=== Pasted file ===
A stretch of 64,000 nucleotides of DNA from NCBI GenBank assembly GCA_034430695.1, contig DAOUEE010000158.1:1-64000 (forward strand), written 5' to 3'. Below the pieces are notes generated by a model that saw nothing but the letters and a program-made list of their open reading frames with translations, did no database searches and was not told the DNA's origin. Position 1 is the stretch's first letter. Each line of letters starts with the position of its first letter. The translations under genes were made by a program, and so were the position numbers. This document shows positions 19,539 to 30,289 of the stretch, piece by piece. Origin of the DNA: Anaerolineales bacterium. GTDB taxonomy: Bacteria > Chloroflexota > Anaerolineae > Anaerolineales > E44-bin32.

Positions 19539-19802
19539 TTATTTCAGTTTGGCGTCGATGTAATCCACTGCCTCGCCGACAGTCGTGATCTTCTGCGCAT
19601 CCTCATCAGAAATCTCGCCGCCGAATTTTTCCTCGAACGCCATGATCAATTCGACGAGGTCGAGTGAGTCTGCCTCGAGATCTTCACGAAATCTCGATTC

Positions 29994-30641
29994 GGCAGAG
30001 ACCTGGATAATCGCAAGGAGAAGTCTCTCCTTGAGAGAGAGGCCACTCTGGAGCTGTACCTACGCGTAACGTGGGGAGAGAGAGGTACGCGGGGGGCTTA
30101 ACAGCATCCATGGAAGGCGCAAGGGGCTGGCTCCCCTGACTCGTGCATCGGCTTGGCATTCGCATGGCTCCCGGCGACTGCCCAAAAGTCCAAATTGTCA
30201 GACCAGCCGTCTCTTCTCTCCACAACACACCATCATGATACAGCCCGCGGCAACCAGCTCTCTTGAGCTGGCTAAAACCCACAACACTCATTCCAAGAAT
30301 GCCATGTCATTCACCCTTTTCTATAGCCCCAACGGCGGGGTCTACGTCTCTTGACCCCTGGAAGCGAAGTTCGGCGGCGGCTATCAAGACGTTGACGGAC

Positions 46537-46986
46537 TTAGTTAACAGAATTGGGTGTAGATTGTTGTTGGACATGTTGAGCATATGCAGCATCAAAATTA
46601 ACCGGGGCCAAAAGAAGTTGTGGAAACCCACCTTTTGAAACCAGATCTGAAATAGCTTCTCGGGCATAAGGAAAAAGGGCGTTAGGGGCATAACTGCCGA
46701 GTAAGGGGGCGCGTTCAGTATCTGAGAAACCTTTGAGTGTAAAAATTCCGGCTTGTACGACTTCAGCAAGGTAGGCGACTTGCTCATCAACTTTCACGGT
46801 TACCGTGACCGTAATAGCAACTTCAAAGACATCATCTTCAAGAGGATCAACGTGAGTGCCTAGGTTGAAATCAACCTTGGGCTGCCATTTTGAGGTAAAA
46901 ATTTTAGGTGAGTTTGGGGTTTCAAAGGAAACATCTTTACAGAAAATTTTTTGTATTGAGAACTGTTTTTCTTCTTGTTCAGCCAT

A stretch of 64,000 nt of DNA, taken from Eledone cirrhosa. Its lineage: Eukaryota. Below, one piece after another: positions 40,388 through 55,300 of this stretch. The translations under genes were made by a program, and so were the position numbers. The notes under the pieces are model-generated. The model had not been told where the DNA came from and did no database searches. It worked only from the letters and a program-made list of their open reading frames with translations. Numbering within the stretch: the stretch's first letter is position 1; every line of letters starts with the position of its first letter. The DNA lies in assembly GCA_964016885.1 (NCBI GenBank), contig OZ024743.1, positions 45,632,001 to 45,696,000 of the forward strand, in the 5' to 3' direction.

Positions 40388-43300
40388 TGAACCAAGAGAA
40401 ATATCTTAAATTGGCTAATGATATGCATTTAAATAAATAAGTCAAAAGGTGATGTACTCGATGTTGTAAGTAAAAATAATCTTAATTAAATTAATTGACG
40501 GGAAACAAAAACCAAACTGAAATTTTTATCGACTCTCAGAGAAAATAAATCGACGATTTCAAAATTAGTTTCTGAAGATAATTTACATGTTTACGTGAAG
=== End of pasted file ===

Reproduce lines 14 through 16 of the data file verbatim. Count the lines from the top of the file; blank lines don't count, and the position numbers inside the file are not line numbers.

46701 GTAAGGGGGCGCGTTCAGTATCTGAGAAACCTTTGAGTGTAAAAATTCCGGCTTGTACGACTTCAGCAAGGTAGGCGACTTGCTCATCAACTTTCACGGT
46801 TACCGTGACCGTAATAGCAACTTCAAAGACATCATCTTCAAGAGGATCAACGTGAGTGCCTAGGTTGAAATCAACCTTGGGCTGCCATTTTGAGGTAAAA
46901 ATTTTAGGTGAGTTTGGGGTTTCAAAGGAAACATCTTTACAGAAAATTTTTTGTATTGAGAACTGTTTTTCTTCTTGTTCAGCCAT